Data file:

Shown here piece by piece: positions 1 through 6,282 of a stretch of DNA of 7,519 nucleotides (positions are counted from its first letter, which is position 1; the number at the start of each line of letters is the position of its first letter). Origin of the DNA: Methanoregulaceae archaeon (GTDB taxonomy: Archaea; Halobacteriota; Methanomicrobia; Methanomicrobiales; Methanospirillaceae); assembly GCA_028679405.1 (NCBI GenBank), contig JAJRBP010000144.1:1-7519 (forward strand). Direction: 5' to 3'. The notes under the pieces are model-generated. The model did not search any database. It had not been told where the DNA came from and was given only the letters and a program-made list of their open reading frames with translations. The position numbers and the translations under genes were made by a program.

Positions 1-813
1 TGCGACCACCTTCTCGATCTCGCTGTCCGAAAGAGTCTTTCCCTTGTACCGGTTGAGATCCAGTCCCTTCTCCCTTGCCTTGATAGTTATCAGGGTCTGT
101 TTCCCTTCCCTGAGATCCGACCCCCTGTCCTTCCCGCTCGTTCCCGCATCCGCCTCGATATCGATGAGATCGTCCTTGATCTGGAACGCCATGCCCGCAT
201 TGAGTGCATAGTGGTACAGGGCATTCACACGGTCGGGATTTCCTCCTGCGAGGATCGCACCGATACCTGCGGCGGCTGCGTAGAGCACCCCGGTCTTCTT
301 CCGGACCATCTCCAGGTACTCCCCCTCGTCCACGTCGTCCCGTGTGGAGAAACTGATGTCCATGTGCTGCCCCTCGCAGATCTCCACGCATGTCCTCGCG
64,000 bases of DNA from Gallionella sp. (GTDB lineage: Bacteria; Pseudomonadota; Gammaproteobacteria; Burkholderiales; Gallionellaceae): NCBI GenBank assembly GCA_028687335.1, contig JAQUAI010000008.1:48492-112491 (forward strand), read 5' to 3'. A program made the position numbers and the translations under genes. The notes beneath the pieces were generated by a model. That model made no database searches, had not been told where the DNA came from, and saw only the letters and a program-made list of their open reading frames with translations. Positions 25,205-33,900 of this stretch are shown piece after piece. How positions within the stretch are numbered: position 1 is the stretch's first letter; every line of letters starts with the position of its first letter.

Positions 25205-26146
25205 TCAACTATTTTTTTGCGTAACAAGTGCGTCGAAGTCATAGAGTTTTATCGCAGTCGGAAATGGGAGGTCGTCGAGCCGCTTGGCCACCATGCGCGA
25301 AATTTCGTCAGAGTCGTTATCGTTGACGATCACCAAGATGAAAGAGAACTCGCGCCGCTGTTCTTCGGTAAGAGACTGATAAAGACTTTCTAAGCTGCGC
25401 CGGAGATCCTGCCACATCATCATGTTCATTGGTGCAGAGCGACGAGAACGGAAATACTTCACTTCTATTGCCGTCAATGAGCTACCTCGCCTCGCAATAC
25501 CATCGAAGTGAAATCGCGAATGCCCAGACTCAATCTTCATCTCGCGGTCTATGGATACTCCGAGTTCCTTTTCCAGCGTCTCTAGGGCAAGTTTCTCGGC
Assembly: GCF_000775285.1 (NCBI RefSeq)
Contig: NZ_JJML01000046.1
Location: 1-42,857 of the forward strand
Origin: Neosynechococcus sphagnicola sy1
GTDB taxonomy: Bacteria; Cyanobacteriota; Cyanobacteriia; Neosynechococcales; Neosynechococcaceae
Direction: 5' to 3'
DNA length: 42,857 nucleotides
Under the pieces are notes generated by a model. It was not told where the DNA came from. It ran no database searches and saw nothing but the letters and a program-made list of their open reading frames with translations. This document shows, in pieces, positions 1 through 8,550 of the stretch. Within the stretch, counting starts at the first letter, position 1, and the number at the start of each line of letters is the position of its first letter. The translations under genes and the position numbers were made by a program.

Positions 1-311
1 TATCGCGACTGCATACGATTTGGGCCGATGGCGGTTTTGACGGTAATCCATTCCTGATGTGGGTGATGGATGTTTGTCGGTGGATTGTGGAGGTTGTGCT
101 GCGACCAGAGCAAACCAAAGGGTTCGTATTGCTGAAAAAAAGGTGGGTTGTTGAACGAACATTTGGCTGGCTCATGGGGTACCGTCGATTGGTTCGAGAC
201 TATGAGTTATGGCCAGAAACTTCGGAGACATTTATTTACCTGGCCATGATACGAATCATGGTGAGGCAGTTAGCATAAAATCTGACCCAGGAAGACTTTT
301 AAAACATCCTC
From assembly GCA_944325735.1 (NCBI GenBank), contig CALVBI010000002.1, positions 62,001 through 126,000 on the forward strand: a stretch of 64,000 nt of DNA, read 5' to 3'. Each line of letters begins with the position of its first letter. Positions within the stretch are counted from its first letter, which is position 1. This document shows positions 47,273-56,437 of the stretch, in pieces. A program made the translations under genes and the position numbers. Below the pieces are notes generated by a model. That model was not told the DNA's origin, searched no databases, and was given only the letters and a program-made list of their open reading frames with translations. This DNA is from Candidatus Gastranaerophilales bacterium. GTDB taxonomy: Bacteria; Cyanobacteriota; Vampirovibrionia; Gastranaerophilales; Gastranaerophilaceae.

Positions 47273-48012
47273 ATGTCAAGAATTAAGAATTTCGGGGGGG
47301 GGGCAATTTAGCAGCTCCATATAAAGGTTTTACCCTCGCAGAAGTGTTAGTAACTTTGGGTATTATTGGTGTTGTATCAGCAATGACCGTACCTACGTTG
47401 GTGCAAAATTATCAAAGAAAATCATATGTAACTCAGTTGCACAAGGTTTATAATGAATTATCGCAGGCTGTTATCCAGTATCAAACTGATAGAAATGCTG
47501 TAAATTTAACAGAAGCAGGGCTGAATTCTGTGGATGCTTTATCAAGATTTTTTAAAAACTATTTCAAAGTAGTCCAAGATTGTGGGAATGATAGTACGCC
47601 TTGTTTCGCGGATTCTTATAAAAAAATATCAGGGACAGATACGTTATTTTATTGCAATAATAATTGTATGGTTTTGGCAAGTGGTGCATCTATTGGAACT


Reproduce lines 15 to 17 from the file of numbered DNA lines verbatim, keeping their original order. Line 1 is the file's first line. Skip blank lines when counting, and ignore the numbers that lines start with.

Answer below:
Location: 1-42,857 of the forward strand
Origin: Neosynechococcus sphagnicola sy1
GTDB taxonomy: Bacteria; Cyanobacteriota; Cyanobacteriia; Neosynechococcales; Neosynechococcaceae